An innerpreneur is then an entrepreneur who uses her or his business to find personal fulfilment (creatively, spiritually, emotionally) and create social change.
Innerpreneurs find their inspiration within themselves and start their businesses as a way to achieve their personal growth rather than that of the company. Driven by a strong purpose, they find their personal fulfillment and satisfaction through their work. While entrepreneurs use their business for monetary gain, “innerpreneurs” use their business to find personal fulfillment (creatively, spiritually, emotionally) and create social change. Some of the traits of an innerpreneur are:
- high need for achievement and independence
- low need for conformity
- propensity for risk-taking
Further characteristics of an Innerpreneur are:
- they believe you should do what you are and what you love
- they see the world in a different way than most
- they let their values and passion for exploration guide their life
- they have an innate need to be creative and honest, and to follow their own unique path
- they want to make things different; they are attracted to industries that improve the world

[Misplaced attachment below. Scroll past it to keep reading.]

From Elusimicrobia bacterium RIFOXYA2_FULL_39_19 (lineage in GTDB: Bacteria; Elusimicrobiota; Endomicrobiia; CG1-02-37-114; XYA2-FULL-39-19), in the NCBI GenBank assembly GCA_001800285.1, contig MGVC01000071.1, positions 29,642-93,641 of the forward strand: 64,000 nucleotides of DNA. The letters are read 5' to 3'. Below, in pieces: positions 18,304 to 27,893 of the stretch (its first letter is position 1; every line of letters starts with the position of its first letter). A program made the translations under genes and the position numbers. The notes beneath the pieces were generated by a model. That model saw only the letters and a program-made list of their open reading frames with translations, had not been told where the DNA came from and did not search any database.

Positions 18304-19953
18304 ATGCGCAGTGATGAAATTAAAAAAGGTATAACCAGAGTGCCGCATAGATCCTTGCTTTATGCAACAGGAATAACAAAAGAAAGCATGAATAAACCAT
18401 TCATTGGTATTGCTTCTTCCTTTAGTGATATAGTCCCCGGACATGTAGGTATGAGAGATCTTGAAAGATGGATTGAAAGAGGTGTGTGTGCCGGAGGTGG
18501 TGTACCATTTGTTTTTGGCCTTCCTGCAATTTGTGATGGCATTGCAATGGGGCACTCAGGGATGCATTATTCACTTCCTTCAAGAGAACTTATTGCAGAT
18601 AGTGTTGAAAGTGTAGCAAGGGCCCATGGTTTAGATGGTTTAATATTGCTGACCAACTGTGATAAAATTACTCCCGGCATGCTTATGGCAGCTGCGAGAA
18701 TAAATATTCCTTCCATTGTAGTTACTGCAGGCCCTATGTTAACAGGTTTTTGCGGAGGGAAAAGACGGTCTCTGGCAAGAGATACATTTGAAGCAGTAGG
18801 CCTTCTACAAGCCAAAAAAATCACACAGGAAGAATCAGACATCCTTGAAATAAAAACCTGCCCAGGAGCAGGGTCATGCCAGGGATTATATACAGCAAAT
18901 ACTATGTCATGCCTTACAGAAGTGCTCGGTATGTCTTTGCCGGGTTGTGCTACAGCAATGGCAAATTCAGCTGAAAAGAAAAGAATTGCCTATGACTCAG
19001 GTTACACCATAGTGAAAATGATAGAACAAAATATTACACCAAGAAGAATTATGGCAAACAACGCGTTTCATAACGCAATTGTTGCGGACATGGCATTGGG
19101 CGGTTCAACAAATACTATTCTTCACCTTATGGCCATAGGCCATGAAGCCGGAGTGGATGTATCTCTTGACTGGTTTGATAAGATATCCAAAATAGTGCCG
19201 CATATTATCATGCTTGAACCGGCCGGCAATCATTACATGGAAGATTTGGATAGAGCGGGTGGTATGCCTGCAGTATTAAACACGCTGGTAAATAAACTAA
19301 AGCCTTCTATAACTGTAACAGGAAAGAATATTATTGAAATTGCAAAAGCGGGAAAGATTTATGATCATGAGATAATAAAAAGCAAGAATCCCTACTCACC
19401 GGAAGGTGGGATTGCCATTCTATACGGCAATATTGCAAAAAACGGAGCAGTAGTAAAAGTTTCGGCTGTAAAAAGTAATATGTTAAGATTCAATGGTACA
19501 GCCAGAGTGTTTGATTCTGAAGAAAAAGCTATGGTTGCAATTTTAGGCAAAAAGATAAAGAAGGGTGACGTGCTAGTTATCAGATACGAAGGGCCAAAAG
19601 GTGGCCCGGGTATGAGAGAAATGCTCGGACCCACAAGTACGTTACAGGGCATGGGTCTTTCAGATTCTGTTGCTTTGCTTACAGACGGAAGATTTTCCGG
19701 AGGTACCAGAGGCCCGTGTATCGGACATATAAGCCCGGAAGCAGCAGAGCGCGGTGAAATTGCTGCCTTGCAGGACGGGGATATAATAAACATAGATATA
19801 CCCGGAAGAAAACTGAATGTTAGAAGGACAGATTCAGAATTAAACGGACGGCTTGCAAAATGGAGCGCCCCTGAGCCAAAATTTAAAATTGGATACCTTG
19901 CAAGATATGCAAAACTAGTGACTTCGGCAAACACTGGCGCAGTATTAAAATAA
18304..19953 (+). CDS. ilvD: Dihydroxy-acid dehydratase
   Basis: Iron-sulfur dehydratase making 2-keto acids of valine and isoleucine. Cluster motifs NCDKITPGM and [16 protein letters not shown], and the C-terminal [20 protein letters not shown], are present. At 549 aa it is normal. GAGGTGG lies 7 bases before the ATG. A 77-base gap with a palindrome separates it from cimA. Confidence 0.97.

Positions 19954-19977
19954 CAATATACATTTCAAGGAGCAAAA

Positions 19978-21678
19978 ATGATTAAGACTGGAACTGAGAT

- they may alternate periods of career focus with periods of reflection and/or adventure
Innerpreneurs are many times the ones leading social businesses, as they aim to make a difference, and are in a permanent process of learning and evolution. With their social businesses they aim to contribute positively to society.
Maria Fonseca is the Editor and Infographic Artist for IntelligentHQ. She is also a thought leader writing about social innovation, sharing economy, social business, and the commons. Aside her work for IntelligentHQ, Maria Fonseca is a visual artist and filmmaker that has exhibited widely in international events such as Manifesta 5, Sao Paulo Biennial, Photo Espana, Moderna Museet in Stockholm, Joshibi University and many others. She concluded her PhD on essayistic filmmaking , taken at University of Westminster in London and is preparing her post doc that will explore the links between creativity and the sharing economy.